‘It would not be easy to find another author from which so much has been borrowed from all sides without acknowledgement than Alfred Adler’ (The Discovery of the Unconscious, Henri Ellenberger).
Though Alfred Adler was one of the most influential psychologists of the 20th century, he is often overshadowed by his contemporaries, Sigmund Freud and Carl Yung. Initially a colleague of Freud and founding member of the Vienna Psychoanalytic Society, Adler broke away from the group to establish the ‘individual psychology’ school of thought. In ‘The Courage to be Disliked’, Fumitake Koga and Ichiro Kishimi offer a concise introduction to Alder’s thought in an engaging format. Modelled on the Socratic dialogues preserved by Plato, the book is written as a conversation between a philosopher and an irreverent youth. The authors discuss many of Alder’s provocative insights, but here are some of my main takeaways:
Trauma does not exist.
'We are not determined by our experiences, but by the meaning we give them.
We determine our own lives according to the meaning we give to those past experiences.'
'We do not suffer from the shock of our experiences - the so-called trauma - but instead we make out of them whatever suits our purposes.'
A controversial point which suggests that, at every moment, the individual has agency to choose how she will live. Our present choices are not predetermined by past events. This stands in sharp contrast with the teachings of Freud, which often rely on determinism. The philosopher argues that Freudian psychology denies our free will and treats humans like machines.
We choose our emotions to fulfil our own aims.
‘You did not fly into a rage and then start shouting...you got angry so that you could shout...to fulfill the goal of shouting, you created the emotion of anger.’
Personal anger is nothing but ‘a tool for making others submit to you.’
If we apply this counterintuitive point to other emotions, we do not cry because we are sad, but rather, we cry because we have the goal of being sad. Perhaps we have this goal because we want those around us to pity us and give us their attention. It’s an interesting framing which makes us question why we feel certain emotions in our daily lives.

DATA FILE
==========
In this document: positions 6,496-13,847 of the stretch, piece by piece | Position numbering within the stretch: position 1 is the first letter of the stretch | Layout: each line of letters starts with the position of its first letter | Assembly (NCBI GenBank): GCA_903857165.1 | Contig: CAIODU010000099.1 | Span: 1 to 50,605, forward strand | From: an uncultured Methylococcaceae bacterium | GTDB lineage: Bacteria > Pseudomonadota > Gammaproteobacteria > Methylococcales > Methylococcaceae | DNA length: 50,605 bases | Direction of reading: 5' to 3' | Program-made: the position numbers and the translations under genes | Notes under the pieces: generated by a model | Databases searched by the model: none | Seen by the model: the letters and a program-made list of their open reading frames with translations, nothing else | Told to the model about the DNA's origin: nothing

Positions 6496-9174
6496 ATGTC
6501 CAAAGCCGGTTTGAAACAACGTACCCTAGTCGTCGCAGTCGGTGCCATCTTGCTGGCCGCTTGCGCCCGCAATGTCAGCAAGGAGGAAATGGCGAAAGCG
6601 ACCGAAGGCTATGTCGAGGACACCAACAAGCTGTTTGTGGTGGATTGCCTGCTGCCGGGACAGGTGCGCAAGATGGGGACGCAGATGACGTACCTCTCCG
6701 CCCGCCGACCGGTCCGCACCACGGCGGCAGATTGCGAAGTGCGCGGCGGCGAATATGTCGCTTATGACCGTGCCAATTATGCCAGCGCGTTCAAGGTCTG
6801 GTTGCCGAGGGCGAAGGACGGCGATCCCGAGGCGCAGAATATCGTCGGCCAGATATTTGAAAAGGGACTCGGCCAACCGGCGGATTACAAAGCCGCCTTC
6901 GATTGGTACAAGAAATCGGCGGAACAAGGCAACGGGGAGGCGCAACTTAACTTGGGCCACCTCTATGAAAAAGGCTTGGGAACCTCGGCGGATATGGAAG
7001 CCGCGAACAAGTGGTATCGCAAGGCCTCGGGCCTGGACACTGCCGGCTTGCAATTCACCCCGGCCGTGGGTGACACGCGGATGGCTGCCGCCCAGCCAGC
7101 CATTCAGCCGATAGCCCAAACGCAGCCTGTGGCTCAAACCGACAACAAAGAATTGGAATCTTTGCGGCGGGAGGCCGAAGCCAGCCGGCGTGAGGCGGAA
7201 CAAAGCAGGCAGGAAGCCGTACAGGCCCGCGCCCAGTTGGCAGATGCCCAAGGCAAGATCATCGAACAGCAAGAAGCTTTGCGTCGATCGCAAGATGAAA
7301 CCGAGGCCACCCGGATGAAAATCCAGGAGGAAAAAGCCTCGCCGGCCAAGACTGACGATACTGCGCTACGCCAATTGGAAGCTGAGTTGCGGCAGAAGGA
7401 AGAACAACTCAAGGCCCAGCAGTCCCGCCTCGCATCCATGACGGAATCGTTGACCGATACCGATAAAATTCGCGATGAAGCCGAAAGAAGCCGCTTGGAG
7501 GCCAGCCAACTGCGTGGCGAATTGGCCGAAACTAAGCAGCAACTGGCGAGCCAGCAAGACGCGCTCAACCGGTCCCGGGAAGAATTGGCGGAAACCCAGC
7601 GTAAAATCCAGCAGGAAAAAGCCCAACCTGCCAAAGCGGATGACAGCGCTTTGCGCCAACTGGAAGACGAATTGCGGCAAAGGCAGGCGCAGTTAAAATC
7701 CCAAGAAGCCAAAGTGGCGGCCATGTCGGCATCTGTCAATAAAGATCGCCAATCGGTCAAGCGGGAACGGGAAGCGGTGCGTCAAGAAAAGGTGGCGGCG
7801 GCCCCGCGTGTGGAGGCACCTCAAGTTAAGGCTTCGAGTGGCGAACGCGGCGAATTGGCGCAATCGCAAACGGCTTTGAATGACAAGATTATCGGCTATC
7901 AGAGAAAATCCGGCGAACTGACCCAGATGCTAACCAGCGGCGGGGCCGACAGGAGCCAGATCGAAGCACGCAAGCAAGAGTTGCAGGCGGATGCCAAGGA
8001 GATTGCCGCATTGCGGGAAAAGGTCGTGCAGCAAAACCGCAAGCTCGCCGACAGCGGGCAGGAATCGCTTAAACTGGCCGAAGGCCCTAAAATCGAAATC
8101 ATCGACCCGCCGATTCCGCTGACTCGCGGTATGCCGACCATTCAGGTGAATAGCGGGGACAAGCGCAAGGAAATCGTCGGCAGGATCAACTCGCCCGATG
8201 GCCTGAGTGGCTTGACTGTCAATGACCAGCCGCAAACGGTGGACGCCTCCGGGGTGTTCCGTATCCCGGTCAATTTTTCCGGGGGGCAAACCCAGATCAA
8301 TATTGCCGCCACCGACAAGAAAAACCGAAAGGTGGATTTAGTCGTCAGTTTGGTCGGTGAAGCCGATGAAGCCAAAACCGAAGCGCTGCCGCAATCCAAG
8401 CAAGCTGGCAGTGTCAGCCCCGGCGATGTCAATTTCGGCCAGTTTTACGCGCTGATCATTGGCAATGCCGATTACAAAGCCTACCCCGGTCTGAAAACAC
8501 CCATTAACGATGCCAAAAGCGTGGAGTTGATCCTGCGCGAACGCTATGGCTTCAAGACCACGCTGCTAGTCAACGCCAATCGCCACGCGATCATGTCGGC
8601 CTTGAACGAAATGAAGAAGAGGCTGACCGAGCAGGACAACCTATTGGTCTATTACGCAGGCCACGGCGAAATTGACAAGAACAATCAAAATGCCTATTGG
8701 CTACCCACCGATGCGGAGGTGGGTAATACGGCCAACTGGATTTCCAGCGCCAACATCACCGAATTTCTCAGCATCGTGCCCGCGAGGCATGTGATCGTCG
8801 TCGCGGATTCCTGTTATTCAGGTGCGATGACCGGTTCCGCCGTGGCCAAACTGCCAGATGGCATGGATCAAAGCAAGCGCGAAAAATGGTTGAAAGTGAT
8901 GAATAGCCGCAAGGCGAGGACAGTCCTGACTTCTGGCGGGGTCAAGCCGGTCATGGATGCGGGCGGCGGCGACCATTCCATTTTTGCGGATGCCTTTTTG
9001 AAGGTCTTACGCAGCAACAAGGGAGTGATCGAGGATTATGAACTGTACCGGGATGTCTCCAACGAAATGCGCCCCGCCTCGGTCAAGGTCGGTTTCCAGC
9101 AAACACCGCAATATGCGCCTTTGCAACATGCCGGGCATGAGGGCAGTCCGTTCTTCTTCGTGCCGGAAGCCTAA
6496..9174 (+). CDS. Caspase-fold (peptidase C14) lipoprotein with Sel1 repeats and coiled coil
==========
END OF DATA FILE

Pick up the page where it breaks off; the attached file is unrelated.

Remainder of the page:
Your lifestyle is unchanged as you are persistently making the decision not to change it.
If our lifestyle is not in line with our own conception of ‘a good life’, why would we choose not to change it? Maybe we see our current lifestyle as more practical. It is easier to continue living as we are than to change paths. A more painful and unhappy life might lie ahead. But the philosopher encourages us to realise that there is a trade-off involved in our choice. When we decide not to change our lifestyle, we are choosing to suffer the disappointment resultant from not changing over the anxiety generated by changing.
‘He dreams of becoming a novelist, but he never completes his work. He says his job keeps him too busy, and he can never find enough time. But the real reason is that he wants to leave the possibility of 'I can do it if I try' open. He doesn’t want to face the reality that he might produce an inferior piece of writing and face rejection. He wants to live inside that realm of possibilities, where he can say that he could do it if he only had the time.’
All problems are interpersonal relationship problems.
This controversial idea states that the only way for all of our problems to disappear would be to live without interpersonal relationships, and it is impossible to live without other people. Further, the philosopher states that each individual has her own tasks to complete. Every interpersonal relationship problem is caused either by intruding on other people’s tasks, or having your tasks intruded upon.
The philosopher asks us to ‘think with the perspective of 'whose task is this?' and continually separate one’s own tasks from other people’s tasks.’ To tell whose task it is, think, 'Who ultimately is going to receive the result brought about by the choice that is made?'
‘Remember the words of the grandmother: ‘You’re the only one who’s worried about how you look.’ her remark drives right to the heart of the separation of tasks. What other people think when they see your face - that is the task of other people, and is not something you have any control over’.
As long as we postpone life, we can never go anywhere.
'As long as we postpone life, we can never go anywhere, and will only pass our days one after the next in dull monotony, because we think of here and now as just a preparatory period, as a time for patience.'
In Tim Ferris’ ‘The Four Hour Work Week’, he discusses the 'deferred life plan' approach to life. This approach is characterised by putting off what we really want to a later date so as to meet societal expectations. For instance, you might plan to retire on your 60th birthday to finally take a trip abroad, spend more time with family and really start to enjoy life. But what if you pass away the week before? It’s a sobering thought but one that offers immense power to shape our decisions in line with our own conception of ‘a good life’.